During the relatively short spring and summer seasons, the nearby towns, beaches, and forests come alive with the vibrant colors of sailboats, wildflowers, and the clear, blue sky. Unlike many other lakes where the mountains are far off in the distance, on Lake Tegernsee, they nearly come up to its shoreline, making for unique and stunning photo ops.
It’s possible to take a train from Munich to the lake, and boat tours are favorite activities as well.
6. Lake Constance
Often referred to as Lake Constance, Bodensee is located on the Rhine River in the northern Alps. Straddling the German-Swiss-Austrian border, it’s a favorite destination for a multitude of travelers.
The German side of the lake features a handful of reconstructed lakeside villages mimicking the originals that were the homes of fisherman and traders in centuries past.
It’s also home to Salem Castle, which was built in the 10th century and is considered to be one of Germany’s most well-preserved historic gems. During summer months, the lake is often dotted with hundreds of colorful sailboats, especially near the stretch of water around the famous lighthouse and lion statue, making for amazing photographs.
Located near the base of Zugspitze – Germany’s highest peak – Lake Eibsee’s amazingly clear waters often reflect the mountain’s image, making for a stunning backdrop that’s a favorite of couples looking to make their wedding day something special.
Lake Eibsee is also considered one of Bavaria’s cleanest lakes. Though it sees its fair share of tourists during the summer months, it still retains much of the quaint charm that’s often lost when tourism transitions from a trickle to a flood.
Its proximity to such magnificent mountains also makes it one of the area’s most photographed lakes; many of the towering mountains near its shores are stark mixes of pine forest and barren rock, which make for a fantastic contrast.
One of Germany’s largest and deepest alpine lakes, Lake Walchensee is about 50 miles south of Munich in the Bavarian Alps. Despite its beauty, it is often less crowded than other nearby lakes, so it is a great option for travelers looking to commune with Mother Nature.
The lake’s clear waters often take on a variety of blue hues, which stand in pleasant contrast to the stark mountains in the background. Due to its massive wind-swept surface area, it’s a favorite of windsurfers.
For now, it’s slightly off the beaten path, but that won’t be the case forever.
Of all of Bavaria’s alpine lakes, Lake Alpsee may be the most beautiful and idyllic.
Nestled deep in a gorge that was formed eons ago, the surrounding mountains slope steeply down into its deep waters. Even during the warm summer months when tourism is in full swing, many of the distant mountain peaks remain snow-covered, making it seem more like an oil painting than a real-life scene.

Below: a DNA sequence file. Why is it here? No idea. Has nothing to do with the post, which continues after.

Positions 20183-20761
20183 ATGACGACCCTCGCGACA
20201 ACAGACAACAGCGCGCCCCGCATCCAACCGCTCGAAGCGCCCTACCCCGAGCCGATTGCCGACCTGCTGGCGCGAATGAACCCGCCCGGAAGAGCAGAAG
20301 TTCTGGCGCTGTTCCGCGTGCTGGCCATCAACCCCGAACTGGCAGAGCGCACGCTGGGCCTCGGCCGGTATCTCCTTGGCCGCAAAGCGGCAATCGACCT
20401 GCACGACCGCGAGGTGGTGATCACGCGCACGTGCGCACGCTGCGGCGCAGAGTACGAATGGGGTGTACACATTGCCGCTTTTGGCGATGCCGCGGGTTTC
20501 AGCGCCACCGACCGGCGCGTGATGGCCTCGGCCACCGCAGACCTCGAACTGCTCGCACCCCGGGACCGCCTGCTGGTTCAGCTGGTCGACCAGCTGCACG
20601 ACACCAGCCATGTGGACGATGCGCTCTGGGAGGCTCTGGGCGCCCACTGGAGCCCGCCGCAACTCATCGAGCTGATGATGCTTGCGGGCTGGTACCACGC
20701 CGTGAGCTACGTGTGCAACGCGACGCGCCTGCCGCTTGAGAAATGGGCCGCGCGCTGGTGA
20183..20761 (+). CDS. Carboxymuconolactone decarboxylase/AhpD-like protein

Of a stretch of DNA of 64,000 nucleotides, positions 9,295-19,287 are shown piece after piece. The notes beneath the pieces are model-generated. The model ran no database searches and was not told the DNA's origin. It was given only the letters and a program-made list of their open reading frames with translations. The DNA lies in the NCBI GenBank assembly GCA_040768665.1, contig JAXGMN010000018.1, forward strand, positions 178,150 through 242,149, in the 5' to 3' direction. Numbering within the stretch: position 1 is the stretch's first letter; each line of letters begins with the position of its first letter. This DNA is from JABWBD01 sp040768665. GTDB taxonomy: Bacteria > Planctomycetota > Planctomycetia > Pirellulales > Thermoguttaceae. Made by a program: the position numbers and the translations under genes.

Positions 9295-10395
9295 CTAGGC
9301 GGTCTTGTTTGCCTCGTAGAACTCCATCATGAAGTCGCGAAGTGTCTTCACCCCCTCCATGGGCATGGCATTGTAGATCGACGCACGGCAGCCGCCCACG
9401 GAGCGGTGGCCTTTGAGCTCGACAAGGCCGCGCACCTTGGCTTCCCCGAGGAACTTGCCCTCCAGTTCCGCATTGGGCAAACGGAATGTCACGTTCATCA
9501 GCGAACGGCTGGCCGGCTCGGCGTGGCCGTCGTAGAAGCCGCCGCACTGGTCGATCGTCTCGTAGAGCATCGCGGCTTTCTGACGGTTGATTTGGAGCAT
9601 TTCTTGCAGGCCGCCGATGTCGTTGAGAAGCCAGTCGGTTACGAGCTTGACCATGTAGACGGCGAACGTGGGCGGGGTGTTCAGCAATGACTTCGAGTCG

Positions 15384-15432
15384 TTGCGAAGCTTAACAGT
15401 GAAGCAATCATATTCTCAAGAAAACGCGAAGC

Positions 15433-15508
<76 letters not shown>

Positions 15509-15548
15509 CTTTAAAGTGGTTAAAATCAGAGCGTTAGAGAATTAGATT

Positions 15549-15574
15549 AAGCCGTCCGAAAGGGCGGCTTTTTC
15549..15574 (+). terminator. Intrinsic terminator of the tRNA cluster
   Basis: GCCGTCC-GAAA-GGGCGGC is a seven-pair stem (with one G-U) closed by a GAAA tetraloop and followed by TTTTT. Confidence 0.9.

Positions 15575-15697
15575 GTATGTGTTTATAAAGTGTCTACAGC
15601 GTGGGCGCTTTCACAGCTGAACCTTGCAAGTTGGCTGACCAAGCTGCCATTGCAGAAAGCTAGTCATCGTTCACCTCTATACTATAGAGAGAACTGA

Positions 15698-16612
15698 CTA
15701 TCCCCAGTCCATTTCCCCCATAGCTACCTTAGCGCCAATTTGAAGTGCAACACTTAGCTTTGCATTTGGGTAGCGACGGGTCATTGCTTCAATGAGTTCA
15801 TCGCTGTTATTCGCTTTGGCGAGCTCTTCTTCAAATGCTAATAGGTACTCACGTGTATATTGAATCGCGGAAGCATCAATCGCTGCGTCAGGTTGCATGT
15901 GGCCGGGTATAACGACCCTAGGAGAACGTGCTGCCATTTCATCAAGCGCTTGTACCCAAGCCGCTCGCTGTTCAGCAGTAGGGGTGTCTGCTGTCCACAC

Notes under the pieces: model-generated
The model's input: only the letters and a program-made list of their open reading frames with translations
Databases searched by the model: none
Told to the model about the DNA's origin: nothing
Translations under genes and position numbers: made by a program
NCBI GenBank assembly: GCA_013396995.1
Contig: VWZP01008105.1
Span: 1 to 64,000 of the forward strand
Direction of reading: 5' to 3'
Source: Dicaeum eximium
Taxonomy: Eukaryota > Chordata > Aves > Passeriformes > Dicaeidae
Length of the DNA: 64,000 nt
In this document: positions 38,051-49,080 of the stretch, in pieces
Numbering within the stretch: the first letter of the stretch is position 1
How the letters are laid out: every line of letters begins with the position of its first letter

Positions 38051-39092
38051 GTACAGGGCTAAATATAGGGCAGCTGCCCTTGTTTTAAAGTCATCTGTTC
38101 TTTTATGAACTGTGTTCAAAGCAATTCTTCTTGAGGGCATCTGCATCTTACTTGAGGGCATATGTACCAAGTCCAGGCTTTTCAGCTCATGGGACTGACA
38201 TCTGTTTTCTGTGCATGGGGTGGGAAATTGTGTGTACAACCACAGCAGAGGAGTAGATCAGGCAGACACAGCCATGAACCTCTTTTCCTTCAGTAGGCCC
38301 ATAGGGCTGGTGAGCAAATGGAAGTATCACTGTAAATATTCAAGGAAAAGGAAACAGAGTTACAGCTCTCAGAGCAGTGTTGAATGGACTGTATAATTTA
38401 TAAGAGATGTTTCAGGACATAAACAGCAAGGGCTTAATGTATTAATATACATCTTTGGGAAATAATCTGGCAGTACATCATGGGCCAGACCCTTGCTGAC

The lake is known for its native white swans, nearby castles (including the famous Neuschwanstein castle), and the hiking trails that meander through the lakeside mountains. Surprisingly, it’s often overlooked by visitors, who don’t learn of its existence until they see it from above while visiting Hohenschwangau Castle.
Often referred to as the Bavarian Sea due to its impressive size, Lake Chiemsee is fed by multiple rivers and is roughly equidistant between Munich and Salzburg in neighboring Austria. The lake was once much larger than it is now, and many smaller lakes that were once part of it dot the adjacent forests and mountains, presenting fun hiking opportunities.
Despite its rugged mountain surroundings, the lake area has been inhabited for centuries. The Seebruck archaeological site and museum at the northeast corner is the former site of a Roman-era settlement and is an interesting option for those visitors interested in history.
The lake’s shores and a few of its islands include traditionally-styled resorts that are open year-round.
For those who’ve already visited Lake Königssee, it’s no wonder that it’s often referred to as Germany’s most beautiful alpine lake.
Located within the boundaries of the Berchtesgaden National Park, it is known for St. Bartholomä Church, which was built in the Eastern-European Orthodox style that looks more Russian than it does German. The lake’s inlets and coves include traditional wooden lodgings and boat docks that haven’t changed in centuries, and the steep mountains come nearly to the water’s edge in many areas.
Electric boat tours are reasonably inexpensive and offer guests the best views of the lake, in addition to a historical narration that’s available in a number of languages. Unlike other nearby lakes, fishing isn’t allowed, but a small commercial fishery provides ample smoked fish which are local delicacies.